It should be no secret that most voters decide whether to support a candidate more on their perceptions of the candidate's character than on whether that candidate's positions on the issues are of benefit to them. This is not to say that issues are irrelevant; positions on some issues are seen as signs of character, and positions on those issues can seriously affect a politician's chances in elections. But issues that are not seen as indicative of character have far less effect, as seen in the situation all liberals bemoan where vast numbers of people consistently vote for politicians who advocate conservative policies that only benefit a narrow elite.
Now, I'm a highly trained philosopher. I'm pretty good at evaluating arguments, and the evaluation of evidence in general is something that I've examined closely in my work in epistemology and philosophy of science. A question I've thought about a bit (motivated somewhat by a conversation with Felicia Nimue some time ago) is whether it's even a good strategy for a more ordinary voter to be as motivated by the issues as I am. To some extent, I can tell the difference between a good argument and a scam, though even I can be fooled a disturbing amount of the time. What about somebody who has no background in statistics, hasn't been educated in how scientific studies are conducted and so has no basis for distinguishing the good ones from the bad ones, lacks my knowledge of history for looking at what the consequences of policies have actually been, etc? If someone prevents them with one of the powerful arguments that, say, single-payer health care is a good idea, should they believe it? Isn't it quite legitimate for them to suspect they're being snowed?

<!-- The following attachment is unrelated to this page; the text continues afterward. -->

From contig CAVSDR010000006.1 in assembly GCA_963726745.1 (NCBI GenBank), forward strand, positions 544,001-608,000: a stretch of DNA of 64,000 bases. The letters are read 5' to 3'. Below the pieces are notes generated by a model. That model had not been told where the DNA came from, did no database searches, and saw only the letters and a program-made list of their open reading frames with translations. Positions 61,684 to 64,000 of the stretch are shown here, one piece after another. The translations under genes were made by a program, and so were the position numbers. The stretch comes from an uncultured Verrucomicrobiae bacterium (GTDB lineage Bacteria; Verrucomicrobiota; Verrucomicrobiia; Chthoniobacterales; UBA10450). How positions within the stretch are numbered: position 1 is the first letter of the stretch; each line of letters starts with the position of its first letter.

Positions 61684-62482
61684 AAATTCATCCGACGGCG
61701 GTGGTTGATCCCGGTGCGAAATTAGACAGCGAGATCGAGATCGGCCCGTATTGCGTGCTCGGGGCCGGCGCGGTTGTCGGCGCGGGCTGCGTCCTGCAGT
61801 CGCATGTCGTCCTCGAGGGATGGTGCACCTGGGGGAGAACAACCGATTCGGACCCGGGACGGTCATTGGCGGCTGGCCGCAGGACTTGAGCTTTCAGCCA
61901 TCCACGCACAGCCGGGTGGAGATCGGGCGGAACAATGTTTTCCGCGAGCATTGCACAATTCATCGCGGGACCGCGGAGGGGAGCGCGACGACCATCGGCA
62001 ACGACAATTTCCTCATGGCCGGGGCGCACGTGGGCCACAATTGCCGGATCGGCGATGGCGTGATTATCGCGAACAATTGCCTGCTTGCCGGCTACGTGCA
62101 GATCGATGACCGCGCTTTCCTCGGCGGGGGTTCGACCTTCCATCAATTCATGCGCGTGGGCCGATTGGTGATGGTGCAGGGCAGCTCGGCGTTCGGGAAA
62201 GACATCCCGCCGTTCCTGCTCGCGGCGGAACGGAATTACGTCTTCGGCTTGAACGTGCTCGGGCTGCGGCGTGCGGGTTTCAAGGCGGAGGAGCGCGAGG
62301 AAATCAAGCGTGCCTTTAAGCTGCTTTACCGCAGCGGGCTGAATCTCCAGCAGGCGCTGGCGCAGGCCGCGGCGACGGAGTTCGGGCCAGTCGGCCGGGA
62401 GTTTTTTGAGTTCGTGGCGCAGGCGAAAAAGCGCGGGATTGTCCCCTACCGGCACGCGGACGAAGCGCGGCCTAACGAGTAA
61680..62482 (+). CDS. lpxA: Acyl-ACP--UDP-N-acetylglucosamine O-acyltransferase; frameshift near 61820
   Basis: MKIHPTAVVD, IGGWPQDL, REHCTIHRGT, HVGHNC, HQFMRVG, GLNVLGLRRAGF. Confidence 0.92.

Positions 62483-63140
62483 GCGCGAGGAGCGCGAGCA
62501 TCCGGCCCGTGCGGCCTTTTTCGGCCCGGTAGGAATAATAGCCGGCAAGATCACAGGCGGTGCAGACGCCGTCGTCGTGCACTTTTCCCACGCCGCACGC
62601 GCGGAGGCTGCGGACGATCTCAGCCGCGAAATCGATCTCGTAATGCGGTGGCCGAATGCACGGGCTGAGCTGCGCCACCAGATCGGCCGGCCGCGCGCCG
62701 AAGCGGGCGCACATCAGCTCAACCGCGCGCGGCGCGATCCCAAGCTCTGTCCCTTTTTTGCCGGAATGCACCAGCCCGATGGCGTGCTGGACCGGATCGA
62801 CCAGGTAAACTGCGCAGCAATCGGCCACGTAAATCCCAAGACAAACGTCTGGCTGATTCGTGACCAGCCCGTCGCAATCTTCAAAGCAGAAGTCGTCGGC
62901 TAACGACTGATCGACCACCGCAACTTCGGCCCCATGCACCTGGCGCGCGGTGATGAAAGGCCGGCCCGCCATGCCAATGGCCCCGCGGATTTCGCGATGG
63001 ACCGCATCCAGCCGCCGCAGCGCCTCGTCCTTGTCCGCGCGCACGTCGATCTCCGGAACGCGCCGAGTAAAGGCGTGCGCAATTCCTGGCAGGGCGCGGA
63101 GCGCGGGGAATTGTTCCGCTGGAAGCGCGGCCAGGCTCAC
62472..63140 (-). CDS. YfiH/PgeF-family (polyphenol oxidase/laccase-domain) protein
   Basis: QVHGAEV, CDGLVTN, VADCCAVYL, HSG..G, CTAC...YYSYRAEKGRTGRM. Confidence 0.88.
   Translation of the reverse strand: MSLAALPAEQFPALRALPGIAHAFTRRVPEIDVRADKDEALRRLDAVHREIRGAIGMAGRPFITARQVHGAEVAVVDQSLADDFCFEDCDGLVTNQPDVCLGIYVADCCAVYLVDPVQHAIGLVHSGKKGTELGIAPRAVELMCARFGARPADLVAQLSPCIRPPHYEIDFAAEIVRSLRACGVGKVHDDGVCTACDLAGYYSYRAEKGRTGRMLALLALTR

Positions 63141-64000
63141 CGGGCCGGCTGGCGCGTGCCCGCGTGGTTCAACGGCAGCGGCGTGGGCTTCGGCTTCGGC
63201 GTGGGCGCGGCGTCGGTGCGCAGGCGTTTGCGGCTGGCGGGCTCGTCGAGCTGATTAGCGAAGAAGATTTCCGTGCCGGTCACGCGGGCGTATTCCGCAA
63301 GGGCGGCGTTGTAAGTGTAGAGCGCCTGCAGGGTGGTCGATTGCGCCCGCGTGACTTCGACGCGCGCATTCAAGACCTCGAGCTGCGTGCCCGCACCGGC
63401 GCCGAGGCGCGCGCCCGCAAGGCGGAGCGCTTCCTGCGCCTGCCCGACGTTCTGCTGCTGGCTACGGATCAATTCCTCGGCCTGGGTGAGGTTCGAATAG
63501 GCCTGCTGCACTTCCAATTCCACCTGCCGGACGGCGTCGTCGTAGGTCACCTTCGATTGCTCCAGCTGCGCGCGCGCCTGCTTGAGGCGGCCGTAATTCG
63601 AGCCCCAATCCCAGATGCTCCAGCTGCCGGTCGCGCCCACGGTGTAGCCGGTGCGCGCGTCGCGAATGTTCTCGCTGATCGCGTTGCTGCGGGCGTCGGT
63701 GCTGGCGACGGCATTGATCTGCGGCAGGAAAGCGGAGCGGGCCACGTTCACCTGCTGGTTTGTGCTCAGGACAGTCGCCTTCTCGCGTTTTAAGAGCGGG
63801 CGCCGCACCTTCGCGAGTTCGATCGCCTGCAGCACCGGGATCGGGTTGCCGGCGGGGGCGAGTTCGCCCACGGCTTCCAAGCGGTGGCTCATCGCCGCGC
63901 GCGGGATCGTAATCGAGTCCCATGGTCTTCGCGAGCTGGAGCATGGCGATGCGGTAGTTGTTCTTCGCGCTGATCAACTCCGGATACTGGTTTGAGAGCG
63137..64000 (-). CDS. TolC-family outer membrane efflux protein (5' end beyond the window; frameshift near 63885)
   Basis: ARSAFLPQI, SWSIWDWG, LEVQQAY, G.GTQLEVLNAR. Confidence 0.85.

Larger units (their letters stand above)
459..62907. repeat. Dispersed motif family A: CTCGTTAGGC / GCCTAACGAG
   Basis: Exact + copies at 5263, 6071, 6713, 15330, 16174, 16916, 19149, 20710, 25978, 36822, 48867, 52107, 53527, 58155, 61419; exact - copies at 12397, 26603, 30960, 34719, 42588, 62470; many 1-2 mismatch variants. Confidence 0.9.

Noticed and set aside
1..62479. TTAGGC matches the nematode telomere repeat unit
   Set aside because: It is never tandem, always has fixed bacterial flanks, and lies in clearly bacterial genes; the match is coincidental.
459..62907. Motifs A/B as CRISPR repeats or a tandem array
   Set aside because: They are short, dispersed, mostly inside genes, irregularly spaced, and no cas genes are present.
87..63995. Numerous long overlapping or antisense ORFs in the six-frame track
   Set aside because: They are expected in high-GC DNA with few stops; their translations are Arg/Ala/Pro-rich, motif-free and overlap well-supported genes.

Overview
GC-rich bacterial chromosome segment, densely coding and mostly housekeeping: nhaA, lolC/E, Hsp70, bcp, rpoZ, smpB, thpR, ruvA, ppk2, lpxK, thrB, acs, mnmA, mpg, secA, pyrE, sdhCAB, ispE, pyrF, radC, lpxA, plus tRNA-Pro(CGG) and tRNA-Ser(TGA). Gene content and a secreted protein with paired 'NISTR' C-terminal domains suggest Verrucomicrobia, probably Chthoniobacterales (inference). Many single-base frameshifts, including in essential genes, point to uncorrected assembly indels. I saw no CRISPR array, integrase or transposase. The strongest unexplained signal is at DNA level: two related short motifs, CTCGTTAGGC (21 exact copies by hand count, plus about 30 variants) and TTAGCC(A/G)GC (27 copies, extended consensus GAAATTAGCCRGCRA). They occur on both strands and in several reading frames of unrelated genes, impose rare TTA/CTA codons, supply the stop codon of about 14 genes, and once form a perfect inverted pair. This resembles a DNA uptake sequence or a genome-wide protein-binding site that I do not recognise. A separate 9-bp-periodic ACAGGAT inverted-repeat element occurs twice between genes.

Now, it's easy to say that they should do the research and learn what the evidence is and how to evaluate it. That's certainly one reason education needs to be a very high priority. But not only is it utopian to expect any dramatic shift in voter behavior in this area in the near future, for many voters it is also quite impractical.
It is also important, of course, to recognize that people aren't as good of judges of character as they think they are; perhaps people should be weighing the evidence rather than judging characters, even if they're bad at weighing evidence, because they're also bad at judging character. For today's purposes, it is enough to note that people are bad at both things, so the standard voter tendency to go with character rather than evidence of the value of positions on issues is not as obviously irrational as some seem to think; looking at issues would not necessarily lead an average voter to better decisions (on the other hand, while I like to think I'm better at evaluating evidence than the average person, I certainly have no advantages when it comes to judging character; I presume I'm as bad at that as anyone. So issues are the way to go for me).
What are the consequences of this? Well, I certainly don't think that we should give up on voter education efforts; it would be nice to have more people actually thinking about the issues and voting on the basis of informed deliberation. But it would seem that focusing on emphasizing the character virtues of liberal candidates and character defects of conservative candidates should not necessarily be seen as merely strategic, merely a way of winning elections. Perhaps voting on character is not as misguided as some of us often think, and so if we really want to help ordinary voters vote well, we should be devoting more effort to helping voters accurately evaluate character, rather than trying to get them to look at issues instead.